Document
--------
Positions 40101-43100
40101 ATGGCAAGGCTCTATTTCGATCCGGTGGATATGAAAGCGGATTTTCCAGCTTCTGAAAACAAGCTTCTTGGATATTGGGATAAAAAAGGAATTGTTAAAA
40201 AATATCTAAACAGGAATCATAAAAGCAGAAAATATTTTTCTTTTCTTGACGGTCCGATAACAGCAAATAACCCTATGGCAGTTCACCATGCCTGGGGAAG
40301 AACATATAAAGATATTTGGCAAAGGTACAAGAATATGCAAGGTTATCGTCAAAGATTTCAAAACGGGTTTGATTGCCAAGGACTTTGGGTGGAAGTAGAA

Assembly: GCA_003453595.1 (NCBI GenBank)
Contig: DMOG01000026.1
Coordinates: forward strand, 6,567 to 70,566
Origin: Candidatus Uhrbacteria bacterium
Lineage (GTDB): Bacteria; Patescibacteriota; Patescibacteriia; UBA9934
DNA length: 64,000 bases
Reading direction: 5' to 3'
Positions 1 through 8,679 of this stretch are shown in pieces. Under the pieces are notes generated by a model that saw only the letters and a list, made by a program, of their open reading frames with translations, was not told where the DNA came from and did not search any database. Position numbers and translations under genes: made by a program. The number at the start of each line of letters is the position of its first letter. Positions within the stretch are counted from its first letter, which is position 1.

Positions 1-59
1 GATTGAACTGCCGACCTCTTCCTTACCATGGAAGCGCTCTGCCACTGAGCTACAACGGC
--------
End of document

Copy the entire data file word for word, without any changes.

Positions 40101-43100
40101 ATGGCAAGGCTCTATTTCGATCCGGTGGATATGAAAGCGGATTTTCCAGCTTCTGAAAACAAGCTTCTTGGATATTGGGATAAAAAAGGAATTGTTAAAA
40201 AATATCTAAACAGGAATCATAAAAGCAGAAAATATTTTTCTTTTCTTGACGGTCCGATAACAGCAAATAACCCTATGGCAGTTCACCATGCCTGGGGAAG
40301 AACATATAAAGATATTTGGCAAAGGTACAAGAATATGCAAGGTTATCGTCAAAGATTTCAAAACGGGTTTGATTGCCAAGGACTTTGGGTGGAAGTAGAA

Assembly: GCA_003453595.1 (NCBI GenBank)
Contig: DMOG01000026.1
Coordinates: forward strand, 6,567 to 70,566
Origin: Candidatus Uhrbacteria bacterium
Lineage (GTDB): Bacteria; Patescibacteriota; Patescibacteriia; UBA9934
DNA length: 64,000 bases
Reading direction: 5' to 3'
Positions 1 through 8,679 of this stretch are shown in pieces. Under the pieces are notes generated by a model that saw only the letters and a list, made by a program, of their open reading frames with translations, was not told where the DNA came from and did not search any database. Position numbers and translations under genes: made by a program. The number at the start of each line of letters is the position of its first letter. Positions within the stretch are counted from its first letter, which is position 1.

Positions 1-59
1 GATTGAACTGCCGACCTCTTCCTTACCATGGAAGCGCTCTGCCACTGAGCTACAACGGC